Tracey O'Keefe heard Deborah sharing her experience on Lorraine as she cleaned her kitchen in April.
Recognising she was suffering similar symptoms, she went to see her doctor.
Tests revealed a 4cm tumour and she was diagnosed with anal cancer.
Eight months on, and Tracey has finished her treatment and doctors are hopeful they caught her cancer early enough.
Tracey, who lives in Glasgow, appeared on Lorraine today with Deborah and Dr Hilary to urge others to take note and learn the signs and symptoms of the disease – as she did.
She said: "I was just cleaning up the kitchen and I heard her talking about her symptoms.
"I looked at her and thought she didn't look like somebody who would have cancer.
"And that really hit home because I thought, 'I have all those symptoms too'."
Concerned, Tracey went to see her GP again – that time insisting she was referred to specialists.
But, the referral took too long to come through and so she took matters into her own hands, and paid to see a doctor privately.
Tests revealed the mum-of-four had anal cancer – also known as rectal or colorectal cancer.
Tracey said had it not been for seeing Deborah talking so openly about her bowel cancer, she wouldn't have gone to see her doctor again.
"I was embarrassed and I apologised every time I went to the GP," she told Lorraine.
"I went in saying, 'sorry, it's me again, I've still got this. I've still got a wee bit of blood, I'm still pooing really strangely'.
"It was a change in bowel habits, different shape, frequency, everything – all the classic symptoms.
"I had the weight loss as well. Like Deborah, I did think it's because I'm doing more yoga and I'm watching what I eat. But I had a gut feeling."
Bowel cancer is the second deadliest form of the disease in the UK – but it can be cured.
Caught at stage 1, patients have a 97 per cent chance of living for five years or more.
But diagnosed at stage 4 – like Deborah – and that chance plummets to just seven percent – proof that early diagnosis is crucial to saving lives.
That's why in April, The Sun launched the No Time 2 Lose campaign to raise awareness of the signs and symptoms and urge the Government to lower the screening age from 60 to 50.
In the summer, ministers announced screening will now begin at 50 – in a victory for The Sun and campaigners.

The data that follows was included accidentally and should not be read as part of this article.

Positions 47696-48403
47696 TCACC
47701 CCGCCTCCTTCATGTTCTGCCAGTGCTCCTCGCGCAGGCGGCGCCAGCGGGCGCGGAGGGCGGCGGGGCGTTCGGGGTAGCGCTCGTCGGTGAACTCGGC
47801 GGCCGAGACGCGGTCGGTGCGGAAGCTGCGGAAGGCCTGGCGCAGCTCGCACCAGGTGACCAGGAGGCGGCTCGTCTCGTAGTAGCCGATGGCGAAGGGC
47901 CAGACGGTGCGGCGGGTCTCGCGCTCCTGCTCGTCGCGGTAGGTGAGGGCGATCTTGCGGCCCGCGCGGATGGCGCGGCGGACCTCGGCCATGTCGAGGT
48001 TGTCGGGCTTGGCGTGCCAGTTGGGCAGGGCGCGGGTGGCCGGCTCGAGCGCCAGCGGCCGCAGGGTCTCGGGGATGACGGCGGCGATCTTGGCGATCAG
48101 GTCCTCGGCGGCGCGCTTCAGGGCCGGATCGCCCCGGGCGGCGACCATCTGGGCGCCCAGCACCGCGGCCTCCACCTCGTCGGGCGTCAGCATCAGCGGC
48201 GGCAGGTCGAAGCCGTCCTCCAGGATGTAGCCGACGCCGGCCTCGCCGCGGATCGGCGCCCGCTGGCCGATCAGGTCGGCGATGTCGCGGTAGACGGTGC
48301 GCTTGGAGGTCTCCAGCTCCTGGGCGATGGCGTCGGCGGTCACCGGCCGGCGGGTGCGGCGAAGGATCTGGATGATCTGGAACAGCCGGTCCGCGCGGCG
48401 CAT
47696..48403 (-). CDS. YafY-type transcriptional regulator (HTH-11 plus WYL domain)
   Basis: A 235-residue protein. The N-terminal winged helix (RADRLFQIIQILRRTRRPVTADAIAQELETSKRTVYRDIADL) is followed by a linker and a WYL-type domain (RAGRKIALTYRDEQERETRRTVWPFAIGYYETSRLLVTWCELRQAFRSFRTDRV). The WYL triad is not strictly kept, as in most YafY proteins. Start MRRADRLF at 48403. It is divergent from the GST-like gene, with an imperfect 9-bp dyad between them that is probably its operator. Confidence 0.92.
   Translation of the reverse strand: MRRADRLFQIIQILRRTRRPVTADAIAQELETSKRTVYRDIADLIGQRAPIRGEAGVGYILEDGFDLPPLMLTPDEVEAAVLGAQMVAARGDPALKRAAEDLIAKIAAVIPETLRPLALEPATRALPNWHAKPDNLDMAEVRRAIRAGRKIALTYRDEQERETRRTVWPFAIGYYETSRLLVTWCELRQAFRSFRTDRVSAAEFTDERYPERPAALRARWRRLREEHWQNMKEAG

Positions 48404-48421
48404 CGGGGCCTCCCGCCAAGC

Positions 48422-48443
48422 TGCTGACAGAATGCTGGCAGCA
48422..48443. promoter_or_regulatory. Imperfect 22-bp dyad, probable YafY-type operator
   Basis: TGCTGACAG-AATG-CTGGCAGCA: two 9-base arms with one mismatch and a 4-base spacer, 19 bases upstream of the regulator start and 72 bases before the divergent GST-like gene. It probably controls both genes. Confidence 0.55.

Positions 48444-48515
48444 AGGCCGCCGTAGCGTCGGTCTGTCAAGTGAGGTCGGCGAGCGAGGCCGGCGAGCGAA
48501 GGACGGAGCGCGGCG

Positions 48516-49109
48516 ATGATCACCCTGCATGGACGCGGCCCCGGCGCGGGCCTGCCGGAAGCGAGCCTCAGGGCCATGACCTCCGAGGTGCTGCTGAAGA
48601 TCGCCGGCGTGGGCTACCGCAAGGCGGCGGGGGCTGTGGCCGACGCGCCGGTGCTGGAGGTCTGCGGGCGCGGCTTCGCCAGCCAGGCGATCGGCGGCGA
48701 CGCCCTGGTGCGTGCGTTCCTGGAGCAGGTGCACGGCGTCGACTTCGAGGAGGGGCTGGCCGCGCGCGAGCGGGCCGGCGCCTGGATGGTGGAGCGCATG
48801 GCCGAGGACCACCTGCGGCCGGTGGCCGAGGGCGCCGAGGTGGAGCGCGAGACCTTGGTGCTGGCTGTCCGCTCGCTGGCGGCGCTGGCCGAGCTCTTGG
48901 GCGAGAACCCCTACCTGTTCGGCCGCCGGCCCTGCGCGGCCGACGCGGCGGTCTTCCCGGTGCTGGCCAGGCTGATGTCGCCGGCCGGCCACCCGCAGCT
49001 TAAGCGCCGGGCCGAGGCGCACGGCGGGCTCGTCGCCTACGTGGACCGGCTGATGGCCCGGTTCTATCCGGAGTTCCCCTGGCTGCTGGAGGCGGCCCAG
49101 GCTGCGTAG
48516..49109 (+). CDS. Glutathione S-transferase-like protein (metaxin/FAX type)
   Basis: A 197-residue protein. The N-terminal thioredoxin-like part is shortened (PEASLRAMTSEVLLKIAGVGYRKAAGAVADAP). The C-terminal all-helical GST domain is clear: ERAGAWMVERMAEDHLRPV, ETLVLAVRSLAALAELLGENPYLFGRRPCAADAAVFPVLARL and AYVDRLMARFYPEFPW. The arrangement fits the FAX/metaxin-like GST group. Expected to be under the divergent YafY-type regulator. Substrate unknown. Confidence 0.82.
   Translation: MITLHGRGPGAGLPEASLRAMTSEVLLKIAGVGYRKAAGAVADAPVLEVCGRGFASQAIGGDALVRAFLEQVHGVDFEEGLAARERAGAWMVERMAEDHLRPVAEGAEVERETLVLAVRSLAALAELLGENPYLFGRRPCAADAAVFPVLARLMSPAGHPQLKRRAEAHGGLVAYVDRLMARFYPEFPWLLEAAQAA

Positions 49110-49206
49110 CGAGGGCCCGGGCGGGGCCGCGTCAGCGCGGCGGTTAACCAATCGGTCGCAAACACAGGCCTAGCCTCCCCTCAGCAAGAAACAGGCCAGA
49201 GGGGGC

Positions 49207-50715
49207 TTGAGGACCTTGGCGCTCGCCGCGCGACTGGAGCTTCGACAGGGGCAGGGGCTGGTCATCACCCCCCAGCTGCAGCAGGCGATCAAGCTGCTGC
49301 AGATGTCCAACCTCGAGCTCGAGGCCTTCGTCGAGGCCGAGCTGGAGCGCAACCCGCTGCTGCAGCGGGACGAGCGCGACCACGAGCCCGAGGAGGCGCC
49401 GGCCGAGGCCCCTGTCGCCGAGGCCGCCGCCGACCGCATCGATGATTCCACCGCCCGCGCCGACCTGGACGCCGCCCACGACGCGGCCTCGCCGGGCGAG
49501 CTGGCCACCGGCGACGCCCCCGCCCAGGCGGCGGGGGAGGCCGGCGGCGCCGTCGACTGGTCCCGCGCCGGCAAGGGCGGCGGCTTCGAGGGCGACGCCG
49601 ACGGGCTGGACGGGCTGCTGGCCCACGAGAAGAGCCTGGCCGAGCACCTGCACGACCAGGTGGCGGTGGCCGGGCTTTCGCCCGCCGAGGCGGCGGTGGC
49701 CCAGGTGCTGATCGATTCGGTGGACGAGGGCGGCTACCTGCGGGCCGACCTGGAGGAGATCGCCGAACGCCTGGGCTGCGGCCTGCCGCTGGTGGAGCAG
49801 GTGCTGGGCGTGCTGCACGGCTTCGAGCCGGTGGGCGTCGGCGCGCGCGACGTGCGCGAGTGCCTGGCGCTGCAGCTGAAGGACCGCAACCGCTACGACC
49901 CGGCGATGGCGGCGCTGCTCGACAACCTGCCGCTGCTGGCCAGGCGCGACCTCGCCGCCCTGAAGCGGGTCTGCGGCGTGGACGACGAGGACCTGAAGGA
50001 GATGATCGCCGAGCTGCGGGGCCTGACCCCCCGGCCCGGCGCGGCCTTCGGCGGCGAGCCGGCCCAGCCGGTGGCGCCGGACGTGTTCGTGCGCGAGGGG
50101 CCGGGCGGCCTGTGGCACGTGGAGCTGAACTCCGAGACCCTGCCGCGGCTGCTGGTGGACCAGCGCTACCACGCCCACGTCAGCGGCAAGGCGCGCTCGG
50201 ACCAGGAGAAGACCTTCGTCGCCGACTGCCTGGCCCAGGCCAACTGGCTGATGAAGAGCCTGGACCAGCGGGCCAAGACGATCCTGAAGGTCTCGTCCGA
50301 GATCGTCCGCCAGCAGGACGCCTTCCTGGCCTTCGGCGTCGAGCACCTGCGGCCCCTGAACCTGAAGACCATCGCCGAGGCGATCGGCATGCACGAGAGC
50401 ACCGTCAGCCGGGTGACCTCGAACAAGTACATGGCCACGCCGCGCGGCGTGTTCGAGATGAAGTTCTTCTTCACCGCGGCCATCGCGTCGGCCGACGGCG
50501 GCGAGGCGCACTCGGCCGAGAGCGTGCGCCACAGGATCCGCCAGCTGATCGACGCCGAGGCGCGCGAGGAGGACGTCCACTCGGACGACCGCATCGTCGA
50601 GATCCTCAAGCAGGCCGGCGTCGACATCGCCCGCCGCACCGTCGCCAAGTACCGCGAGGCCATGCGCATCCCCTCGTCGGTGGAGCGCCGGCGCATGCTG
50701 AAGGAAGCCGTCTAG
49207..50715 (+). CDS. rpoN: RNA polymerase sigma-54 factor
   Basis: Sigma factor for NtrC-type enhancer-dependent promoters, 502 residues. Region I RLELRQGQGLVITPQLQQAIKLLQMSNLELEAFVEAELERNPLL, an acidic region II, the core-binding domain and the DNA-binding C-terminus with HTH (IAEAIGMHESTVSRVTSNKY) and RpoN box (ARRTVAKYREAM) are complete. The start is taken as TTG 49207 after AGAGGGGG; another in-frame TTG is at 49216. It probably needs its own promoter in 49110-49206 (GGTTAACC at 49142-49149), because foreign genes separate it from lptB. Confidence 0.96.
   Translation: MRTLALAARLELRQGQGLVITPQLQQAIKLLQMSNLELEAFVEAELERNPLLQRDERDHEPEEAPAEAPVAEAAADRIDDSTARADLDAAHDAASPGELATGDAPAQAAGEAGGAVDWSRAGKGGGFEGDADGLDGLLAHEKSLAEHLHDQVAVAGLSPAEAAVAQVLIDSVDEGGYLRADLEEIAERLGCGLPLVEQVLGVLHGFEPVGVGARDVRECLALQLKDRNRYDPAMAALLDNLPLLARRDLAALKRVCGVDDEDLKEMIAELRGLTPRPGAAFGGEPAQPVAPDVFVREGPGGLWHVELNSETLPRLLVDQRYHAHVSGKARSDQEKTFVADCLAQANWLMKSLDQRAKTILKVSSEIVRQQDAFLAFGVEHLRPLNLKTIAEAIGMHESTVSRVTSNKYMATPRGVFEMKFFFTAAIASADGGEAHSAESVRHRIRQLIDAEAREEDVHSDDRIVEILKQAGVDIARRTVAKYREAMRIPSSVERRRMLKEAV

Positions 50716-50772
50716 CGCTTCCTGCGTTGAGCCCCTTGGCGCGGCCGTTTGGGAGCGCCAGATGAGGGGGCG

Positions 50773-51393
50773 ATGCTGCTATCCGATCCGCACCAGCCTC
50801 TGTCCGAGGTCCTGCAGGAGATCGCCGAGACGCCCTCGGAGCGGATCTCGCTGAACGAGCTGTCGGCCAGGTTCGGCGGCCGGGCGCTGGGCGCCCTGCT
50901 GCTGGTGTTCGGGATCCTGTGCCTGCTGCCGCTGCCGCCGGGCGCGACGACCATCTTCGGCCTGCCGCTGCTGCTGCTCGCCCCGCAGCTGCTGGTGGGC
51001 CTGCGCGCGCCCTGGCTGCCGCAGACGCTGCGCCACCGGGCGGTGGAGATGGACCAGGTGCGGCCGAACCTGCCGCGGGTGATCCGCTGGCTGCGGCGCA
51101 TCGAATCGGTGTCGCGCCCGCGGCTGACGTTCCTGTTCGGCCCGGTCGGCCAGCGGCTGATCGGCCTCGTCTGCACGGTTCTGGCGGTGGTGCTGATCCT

Speaking on Lorraine, Deborah said Tracey is the perfect example of why she's so passionate to break down the taboos around bowel cancer and talking about poo.
"You (Tracey) said to me I don't look like I have cancer," the 37-year-old said.
"And I wanted to show that if it can happen to me, it can happen to anyone. Tracey is just another example of that.
"The whole thing we can take from Tracey's story is because you went to the doctor you were diagnosed at a slightly earlier stage.
"She still had to undergo lots of treatment, but the key thing is your (Tracey's) prognosis is really positive."
Tracey agreed, adding: "It's really positive, and it's because of you.
"If I'd waited and put it off, it could've been completely different."
The underlying message Deborah, and Tracey want to get across, is "don't die of embarrassment".
DR HILARY SHARES WARNING SIGNS OF BOWEL CANCER
DR Hilary talked through the key signs and symptoms that could mean you have bowel cancer.
He said: "So change of bowel habits is right up there at the top, so what's not normal for you?
"Have you become more constipated? Are you developing dirrhoea? And has it been going on for more than three weeks?
"If it has been going on for more than three weeks it's time to go and get something done.
"A feeling of incomplete emptying sometimes, you've been but think you need to go again – that's a little bit suspicious as well.
"Then any kind of blood mixed with the motion, I say mixed with rather than on the surface.
"A lot of people get fresh red blood on the surface due to haemorrhoids but you can never assume that, a lot of people have died assuming fresh, red blood is due to haemorrhoids.
"So blood, or rectal bleeding of any kind is a sign.
"Abdominal discomfort whether it's bliating or cramps and if it;s been going for some time don't assume it's IBS go and get it checked.
"Then of course, this feeling of tiredness, and unexplained weight loss.
"They are the common symptoms, but anything out of the ordinary, go and get it checked."
Yes, it can be daunting talking to your GP about personal matters, but Dr Hilary reassured viewers, "it's our job".
He said: "Doctors treat every body part the same, so whether you go in with an eye problem or a shoulder problem or a bowel problem it doesn't mean anything to us, it's part of our job.
"So please don't feel embarrassed in front of the doctor.
"I know patients find it hard to talk about wind, bloating, bowels and poo but actually it is really important.
"They are just bodily functions, like anything else and it's really important you say this is how it is, and what can you do for me, and get it sorted.
"Aany part of the body can develop cancer, they are just words, it doesn't matter.
And Deborah added: "With bowel cancer, I know we are all really embarrassed to talk about poo but it's so silly.
"The reality is if we just go see our doctors and we talk really bluntly about the symptoms we are having actually we could save lives."
"It's nothing to be embarrassed about, and it could save your life.
"It's more embarrassing to undergo all the treatment I have to undergo to try to save my life and prolong it, rather than if I had just gone to the doctors and been really blunt about my symptoms much earlier on."
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